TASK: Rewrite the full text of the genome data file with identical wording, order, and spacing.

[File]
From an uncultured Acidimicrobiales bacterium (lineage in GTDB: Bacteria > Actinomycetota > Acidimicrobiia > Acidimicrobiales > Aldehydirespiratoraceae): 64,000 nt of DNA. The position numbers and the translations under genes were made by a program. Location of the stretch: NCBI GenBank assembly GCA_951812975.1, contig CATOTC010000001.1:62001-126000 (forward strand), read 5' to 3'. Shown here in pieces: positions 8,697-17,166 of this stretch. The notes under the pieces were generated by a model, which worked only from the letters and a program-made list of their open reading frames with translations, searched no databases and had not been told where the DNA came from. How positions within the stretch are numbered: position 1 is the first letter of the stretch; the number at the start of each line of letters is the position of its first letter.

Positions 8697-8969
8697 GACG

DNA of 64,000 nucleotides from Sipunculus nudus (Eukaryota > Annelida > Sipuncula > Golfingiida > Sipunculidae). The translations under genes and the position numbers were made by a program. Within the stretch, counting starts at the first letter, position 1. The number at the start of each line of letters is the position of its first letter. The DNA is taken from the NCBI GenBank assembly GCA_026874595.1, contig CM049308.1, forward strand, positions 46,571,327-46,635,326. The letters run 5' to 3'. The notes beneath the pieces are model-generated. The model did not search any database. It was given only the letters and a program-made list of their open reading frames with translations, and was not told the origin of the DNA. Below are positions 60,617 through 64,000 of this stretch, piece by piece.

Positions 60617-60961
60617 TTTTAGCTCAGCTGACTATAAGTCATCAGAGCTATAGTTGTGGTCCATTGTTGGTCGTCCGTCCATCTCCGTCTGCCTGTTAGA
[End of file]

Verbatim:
From an uncultured Acidimicrobiales bacterium (lineage in GTDB: Bacteria > Actinomycetota > Acidimicrobiia > Acidimicrobiales > Aldehydirespiratoraceae): 64,000 nt of DNA. The position numbers and the translations under genes were made by a program. Location of the stretch: NCBI GenBank assembly GCA_951812975.1, contig CATOTC010000001.1:62001-126000 (forward strand), read 5' to 3'. Shown here in pieces: positions 8,697-17,166 of this stretch. The notes under the pieces were generated by a model, which worked only from the letters and a program-made list of their open reading frames with translations, searched no databases and had not been told where the DNA came from. How positions within the stretch are numbered: position 1 is the first letter of the stretch; the number at the start of each line of letters is the position of its first letter.

Positions 8697-8969
8697 GACG

DNA of 64,000 nucleotides from Sipunculus nudus (Eukaryota > Annelida > Sipuncula > Golfingiida > Sipunculidae). The translations under genes and the position numbers were made by a program. Within the stretch, counting starts at the first letter, position 1. The number at the start of each line of letters is the position of its first letter. The DNA is taken from the NCBI GenBank assembly GCA_026874595.1, contig CM049308.1, forward strand, positions 46,571,327-46,635,326. The letters run 5' to 3'. The notes beneath the pieces are model-generated. The model did not search any database. It was given only the letters and a program-made list of their open reading frames with translations, and was not told the origin of the DNA. Below are positions 60,617 through 64,000 of this stretch, piece by piece.

Positions 60617-60961
60617 TTTTAGCTCAGCTGACTATAAGTCATCAGAGCTATAGTTGTGGTCCATTGTTGGTCGTCCGTCCATCTCCGTCTGCCTGTTAGA